"1. Individual contracts of employment, on which the present Collective Agreement applies, will be governed exclusively as to any claim or right arising out of the seafarer's employment, including claims on account of illness or accident, by the provisions of the present Collective Agreement and Greek Law, being judged exclusively by the competent Greek Authorities and Greek Law Courts, resort to any foreign Courts and to any foreign law being prohibited and expressly ruled out."
Greek law provides some remedy for Greek seamen who are injured in the course of their employment. From the affidavit of the Greek lawyer submitted by defendants, it would appear that this remedy in essence is similar to workmen's compensation, with some right of election, under certain circumstances, to sue for a larger sum.
Plaintiff left the Constantinos on October 3, 1963, at Tampa, Florida, and was admitted to a hospital there. A Tampa doctor recommended that he be returned to Greece for appropriate medical care. Argonaut undertook to arrange this. Plaintiff was sent to New York so that he could be shipped from New York to Greece. Such a course was manifestly unacceptable to plaintiff. A series of incidents took place involving a stay in a New York hospital and alleged restraint of plaintiff in a straitjacket. The net up-shot is that plaintiff has not gone back to Greece and is still in New York. Plaintiff claims that he is now a New York resident. Defendants say that, on the contrary, he is merely sojourning in this country as an alien seaman at the sufferance of the immigration authorities, subject to deportation whenever they so require.
The purported service of process upon defendants Conquestador and Lusi was made by delivering copies of the summons and complaint, on October 20, 1964, to the president of Argonaut. Defendants Conquestador and Lusi assert, as the first ground of their motion, that this was not a valid service as to them because they were not doing business in New York so as to be subject to the jurisdiction of this court.
In Frank v. N. V. Stoomv. Maatz. "Ootzee", 63 Civ. 2743, decided March 16, 1964 (unreported), I had occasion to write briefly on the subject of the doing of business in this country by foreign steamship companies whose vessels call at American ports. As I there pointed out, the question turns upon the regularity and frequency with which the vessels call here, and the nature and extent of the activities of the "local agent" here on their part. I consider the moving affidavits in the present case insufficient to disclose all the facts which are relevant to this issue. Nothing is said, for example, as to how often the Constantinos has called at New York, or what Argonaut has or has not done when she called here. Argonaut's affidavit is silent as to what, if anything, it did on defendant's behalf when the vessel called at Houston in September 1964. Ocean's affidavit gives no details of the "occasions" when it arranged charters for the Constantinos. If this were the sole question presented by this motion, I would consider it necessary, despite the inadequacy of plaintiff's opposing affidavit, in the interest of justice to hold a hearing and to take testimony on these matters.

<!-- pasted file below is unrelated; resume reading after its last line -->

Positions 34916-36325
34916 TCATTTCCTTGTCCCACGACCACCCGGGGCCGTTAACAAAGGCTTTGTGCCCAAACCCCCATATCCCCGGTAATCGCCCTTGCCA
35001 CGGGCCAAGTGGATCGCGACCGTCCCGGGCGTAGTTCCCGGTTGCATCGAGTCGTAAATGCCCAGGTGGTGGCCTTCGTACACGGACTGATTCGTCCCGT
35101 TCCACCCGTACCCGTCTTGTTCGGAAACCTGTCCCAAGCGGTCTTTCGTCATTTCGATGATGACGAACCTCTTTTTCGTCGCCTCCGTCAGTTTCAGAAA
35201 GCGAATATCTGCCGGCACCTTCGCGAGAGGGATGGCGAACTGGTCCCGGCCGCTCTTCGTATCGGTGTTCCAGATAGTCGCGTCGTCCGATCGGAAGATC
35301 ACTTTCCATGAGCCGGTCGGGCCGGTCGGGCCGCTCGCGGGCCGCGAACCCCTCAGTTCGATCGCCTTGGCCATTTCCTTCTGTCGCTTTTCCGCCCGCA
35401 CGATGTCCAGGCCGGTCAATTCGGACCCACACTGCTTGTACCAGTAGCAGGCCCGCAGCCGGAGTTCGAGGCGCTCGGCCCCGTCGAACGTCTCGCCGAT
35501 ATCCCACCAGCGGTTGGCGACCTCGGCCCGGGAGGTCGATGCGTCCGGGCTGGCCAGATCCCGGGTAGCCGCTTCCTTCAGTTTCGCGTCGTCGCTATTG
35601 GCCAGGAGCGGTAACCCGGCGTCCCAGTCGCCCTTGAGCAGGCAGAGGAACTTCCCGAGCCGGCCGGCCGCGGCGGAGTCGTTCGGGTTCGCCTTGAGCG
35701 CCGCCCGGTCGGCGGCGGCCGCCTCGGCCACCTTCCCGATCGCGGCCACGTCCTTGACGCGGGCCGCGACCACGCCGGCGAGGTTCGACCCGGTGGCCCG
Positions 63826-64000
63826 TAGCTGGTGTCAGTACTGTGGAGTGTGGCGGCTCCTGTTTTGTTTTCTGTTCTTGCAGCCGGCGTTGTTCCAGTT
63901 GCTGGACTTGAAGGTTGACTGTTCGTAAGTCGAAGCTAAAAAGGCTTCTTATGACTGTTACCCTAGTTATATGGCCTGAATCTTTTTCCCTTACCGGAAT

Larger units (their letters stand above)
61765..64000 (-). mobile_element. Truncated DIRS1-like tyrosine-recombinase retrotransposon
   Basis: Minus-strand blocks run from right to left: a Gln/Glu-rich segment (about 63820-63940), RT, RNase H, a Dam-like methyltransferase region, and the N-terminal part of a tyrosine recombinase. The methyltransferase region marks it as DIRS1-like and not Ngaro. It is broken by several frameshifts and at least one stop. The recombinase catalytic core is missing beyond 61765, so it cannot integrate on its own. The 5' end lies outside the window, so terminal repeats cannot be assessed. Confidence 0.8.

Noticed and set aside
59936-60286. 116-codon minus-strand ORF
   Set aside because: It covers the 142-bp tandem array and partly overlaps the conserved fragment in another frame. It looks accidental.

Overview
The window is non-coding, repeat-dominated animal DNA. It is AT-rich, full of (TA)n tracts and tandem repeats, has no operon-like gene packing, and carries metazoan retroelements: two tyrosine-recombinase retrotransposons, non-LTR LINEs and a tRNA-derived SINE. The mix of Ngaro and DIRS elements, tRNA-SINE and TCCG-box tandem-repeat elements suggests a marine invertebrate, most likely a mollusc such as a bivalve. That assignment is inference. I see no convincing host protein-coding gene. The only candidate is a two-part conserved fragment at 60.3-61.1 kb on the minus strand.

I shall not do so, however, for there is another ground upon which this motion can be decided. This involves the jurisdiction of this court over the subject matter. As I have previously pointed out, this is an action at law, not a suit in admiralty. Although plaintiff states in his affidavit: "All of the defendants in this action are as diverse in citizenship and nationality as can be found anywhere," plaintiff has overlooked the fact that nevertheless this court does not have jurisdiction under 28 U.S.C. § 1332 of the controversy between plaintiff and Conquestador and Lusi, because plaintiff and those defendants are all citizens of foreign states. Conquestador and Lusi are incorporated in Panama and Great Britain, respectively, and neither has its principal place of business in New York. Plaintiff is a Greek citizen. His place of residence is immaterial. Controversies between aliens do not come within Section 1332. Cuozzo v. Italian Line, "Italia"-Societa Per Azioni, etc., 168 F. Supp. 304 (S.D.N.Y.1958); Tsitsinakis v. Simpson, Spence & Young, 90 F. Supp. 578 (S.D.N.Y.1950)
28 U.S.C. § 1331 confers jurisdiction upon the district court of civil actions which arise "under the Constitution, laws or treaties of the United States." The "general maritime law" is not a law of the United States within the meaning of this section, and an action based on general maritime law does not arise under the Constitution or laws of the United States. Section 1331, therefore, does not give jurisdiction to this court over this action. Romero v. International Terminal Operating Co., 358 U.S. 354, 79 S. Ct. 468, 3 L. Ed. 2d 368 (1959)